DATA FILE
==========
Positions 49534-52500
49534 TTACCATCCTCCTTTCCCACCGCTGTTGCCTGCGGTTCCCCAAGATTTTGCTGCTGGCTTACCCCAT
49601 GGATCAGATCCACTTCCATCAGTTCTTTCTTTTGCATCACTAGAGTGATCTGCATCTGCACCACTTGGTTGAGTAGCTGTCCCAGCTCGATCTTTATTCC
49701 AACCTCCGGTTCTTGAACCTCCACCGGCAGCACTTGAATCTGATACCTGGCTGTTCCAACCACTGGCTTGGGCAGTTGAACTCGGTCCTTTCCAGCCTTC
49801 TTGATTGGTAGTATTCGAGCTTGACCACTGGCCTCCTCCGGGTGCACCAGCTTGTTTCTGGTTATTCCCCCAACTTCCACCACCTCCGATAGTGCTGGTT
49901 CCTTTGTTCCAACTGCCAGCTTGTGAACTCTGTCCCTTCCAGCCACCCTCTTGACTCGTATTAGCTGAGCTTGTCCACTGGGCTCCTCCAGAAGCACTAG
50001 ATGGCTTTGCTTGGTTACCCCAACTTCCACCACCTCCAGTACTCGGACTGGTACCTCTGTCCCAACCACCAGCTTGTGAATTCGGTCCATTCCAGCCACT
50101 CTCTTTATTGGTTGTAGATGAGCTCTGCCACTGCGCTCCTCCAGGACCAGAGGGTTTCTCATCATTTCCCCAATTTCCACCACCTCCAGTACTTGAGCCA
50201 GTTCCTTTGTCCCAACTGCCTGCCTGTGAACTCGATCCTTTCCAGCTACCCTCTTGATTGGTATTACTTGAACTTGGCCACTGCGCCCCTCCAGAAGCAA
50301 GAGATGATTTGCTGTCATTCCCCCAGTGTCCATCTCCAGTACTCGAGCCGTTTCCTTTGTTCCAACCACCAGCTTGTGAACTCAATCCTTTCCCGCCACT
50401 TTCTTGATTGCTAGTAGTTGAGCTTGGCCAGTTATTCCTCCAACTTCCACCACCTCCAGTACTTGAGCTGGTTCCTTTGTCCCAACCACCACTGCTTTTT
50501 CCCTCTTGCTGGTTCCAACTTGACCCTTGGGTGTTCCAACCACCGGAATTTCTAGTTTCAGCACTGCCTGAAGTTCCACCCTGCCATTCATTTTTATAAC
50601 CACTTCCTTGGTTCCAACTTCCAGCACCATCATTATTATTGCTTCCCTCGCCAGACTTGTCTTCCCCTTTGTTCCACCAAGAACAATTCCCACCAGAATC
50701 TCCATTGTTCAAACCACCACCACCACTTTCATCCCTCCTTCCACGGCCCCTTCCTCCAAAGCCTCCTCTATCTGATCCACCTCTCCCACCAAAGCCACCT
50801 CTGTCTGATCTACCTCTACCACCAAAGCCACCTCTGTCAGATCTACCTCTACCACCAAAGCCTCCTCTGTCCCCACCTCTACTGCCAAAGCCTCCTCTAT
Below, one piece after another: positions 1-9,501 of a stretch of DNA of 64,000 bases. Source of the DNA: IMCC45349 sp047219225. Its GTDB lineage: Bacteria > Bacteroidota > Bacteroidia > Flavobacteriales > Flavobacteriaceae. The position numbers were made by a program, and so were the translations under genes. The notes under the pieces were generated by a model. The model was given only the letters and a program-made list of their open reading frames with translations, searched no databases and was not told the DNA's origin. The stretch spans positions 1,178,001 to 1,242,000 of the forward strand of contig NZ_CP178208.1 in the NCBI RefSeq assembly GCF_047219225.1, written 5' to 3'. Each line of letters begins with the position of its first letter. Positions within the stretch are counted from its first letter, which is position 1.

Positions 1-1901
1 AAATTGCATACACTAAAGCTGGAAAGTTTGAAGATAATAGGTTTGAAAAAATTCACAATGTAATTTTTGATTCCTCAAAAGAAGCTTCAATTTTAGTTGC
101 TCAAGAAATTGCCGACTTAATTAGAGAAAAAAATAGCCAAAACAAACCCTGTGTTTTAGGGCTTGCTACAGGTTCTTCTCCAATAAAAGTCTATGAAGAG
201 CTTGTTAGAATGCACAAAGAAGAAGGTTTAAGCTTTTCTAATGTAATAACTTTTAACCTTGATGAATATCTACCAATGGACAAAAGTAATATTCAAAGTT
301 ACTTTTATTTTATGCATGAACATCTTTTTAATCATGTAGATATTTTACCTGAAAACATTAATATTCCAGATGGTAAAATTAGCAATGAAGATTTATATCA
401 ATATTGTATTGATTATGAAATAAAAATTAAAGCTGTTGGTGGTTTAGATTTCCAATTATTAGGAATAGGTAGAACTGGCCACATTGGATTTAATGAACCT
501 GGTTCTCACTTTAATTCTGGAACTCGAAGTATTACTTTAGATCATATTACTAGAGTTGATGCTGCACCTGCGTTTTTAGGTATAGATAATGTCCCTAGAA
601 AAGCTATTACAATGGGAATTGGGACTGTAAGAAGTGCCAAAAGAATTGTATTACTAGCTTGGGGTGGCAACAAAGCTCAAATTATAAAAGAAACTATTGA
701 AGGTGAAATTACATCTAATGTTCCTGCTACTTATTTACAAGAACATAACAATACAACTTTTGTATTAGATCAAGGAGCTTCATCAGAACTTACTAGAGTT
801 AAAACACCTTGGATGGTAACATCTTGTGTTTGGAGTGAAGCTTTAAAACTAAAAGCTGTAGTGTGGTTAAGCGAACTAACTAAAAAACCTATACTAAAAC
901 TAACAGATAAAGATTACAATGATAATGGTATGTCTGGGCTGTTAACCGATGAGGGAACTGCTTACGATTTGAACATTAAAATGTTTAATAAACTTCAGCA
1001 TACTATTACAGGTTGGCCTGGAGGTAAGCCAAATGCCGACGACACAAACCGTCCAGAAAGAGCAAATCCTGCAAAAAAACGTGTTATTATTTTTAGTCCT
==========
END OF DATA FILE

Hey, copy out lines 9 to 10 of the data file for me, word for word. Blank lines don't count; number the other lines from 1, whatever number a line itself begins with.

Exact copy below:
50201 GTTCCTTTGTCCCAACTGCCTGCCTGTGAACTCGATCCTTTCCAGCTACCCTCTTGATTGGTATTACTTGAACTTGGCCACTGCGCCCCTCCAGAAGCAA
50301 GAGATGATTTGCTGTCATTCCCCCAGTGTCCATCTCCAGTACTCGAGCCGTTTCCTTTGTTCCAACCACCAGCTTGTGAACTCAATCCTTTCCCGCCACT